4. Keener correctly argued that Luke may have been present for events where he does not use "we" (as well as events where he does use "we") (p2363-74). However, he back-slides from this conclusion on pages 1987, 2531, 2957, and 2954 where he writes,
Paul there[in Rom 16:21] lists greetings from his coworkers, mentioning Timothy, Lucius (possibly but not necessarily our Luke; the "we" resumes only in Acts 20:5)
But the original plan was for Paul and his companions to sail to Syria directly from Achaia, so it is highly likely that the author of acts assembled, with the others, in Achaia. We should therefore expect to find his name in Rom 16:21-23 since he would know many of the members of the church of Rome. Keener avoids the problem by suggesting, without evidence, that Luke changed his mind about whether to accompany the collection. Keener (p2958) writes,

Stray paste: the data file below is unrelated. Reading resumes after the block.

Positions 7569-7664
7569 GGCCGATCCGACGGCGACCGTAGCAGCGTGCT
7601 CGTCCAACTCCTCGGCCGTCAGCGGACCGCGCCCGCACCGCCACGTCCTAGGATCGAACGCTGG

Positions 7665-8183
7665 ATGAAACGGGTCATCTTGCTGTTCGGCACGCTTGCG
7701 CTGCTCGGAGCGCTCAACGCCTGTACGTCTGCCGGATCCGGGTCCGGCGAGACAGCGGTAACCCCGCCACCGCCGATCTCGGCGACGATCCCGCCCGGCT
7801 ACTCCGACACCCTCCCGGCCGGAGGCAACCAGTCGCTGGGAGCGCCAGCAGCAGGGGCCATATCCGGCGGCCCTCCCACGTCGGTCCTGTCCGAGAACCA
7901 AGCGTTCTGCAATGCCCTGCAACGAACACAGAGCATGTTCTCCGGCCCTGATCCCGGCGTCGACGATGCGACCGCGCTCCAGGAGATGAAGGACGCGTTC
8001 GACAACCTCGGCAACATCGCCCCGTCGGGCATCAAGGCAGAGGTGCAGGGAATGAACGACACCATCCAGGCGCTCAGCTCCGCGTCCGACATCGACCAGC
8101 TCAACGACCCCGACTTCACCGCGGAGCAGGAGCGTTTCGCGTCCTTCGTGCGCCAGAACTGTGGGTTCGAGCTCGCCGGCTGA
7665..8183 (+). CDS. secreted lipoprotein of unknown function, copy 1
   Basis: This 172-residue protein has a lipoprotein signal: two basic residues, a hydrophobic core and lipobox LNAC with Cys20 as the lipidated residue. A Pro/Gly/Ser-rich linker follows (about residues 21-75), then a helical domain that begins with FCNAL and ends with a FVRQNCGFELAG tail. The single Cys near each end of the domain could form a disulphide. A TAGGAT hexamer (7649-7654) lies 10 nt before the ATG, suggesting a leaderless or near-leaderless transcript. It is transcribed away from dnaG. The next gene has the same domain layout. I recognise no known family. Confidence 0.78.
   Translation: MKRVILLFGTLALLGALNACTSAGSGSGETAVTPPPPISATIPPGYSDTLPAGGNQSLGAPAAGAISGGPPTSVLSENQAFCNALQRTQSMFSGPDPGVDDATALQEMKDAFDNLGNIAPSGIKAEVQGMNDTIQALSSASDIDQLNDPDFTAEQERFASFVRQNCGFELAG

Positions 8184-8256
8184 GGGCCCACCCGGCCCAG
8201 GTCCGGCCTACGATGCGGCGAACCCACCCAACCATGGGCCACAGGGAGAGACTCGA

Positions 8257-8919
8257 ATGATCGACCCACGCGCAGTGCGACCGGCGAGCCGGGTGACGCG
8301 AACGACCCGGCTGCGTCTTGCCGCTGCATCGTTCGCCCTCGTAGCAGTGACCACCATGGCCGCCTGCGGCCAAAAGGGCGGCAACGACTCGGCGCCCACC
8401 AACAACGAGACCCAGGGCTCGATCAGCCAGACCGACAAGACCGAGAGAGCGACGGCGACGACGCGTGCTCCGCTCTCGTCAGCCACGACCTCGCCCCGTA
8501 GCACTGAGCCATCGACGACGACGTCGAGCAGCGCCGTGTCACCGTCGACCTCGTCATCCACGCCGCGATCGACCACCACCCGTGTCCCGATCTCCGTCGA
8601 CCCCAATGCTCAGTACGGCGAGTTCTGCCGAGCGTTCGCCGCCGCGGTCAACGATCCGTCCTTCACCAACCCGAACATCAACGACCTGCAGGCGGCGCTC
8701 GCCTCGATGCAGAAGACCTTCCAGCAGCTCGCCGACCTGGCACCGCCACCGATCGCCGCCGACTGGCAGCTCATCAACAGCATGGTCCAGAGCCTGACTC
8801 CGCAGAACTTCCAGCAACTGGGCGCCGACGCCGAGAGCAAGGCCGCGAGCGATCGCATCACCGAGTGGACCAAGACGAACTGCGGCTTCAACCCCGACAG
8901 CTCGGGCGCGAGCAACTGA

This may have been a late decision based on Paul's change of course; Macedonia's contribution was complete (cf. 20:3), and Luke could have planned to stay on in Philippi until he learned that Paul was passing through Macedonia en route to Jerusalem. 
This is a desperate move by Keener. Luke had long known about the collection, for Paul had passed through Macedonia on his way to Achaia. Why would Luke decide not to participate in the journey, and then change his mind later?

In conclusion, Keener's tentative decision to distinguish between Lucius and Luke is not well founded.

My own earlier post arguing that Lucius was Luke and also the author of Acts is here.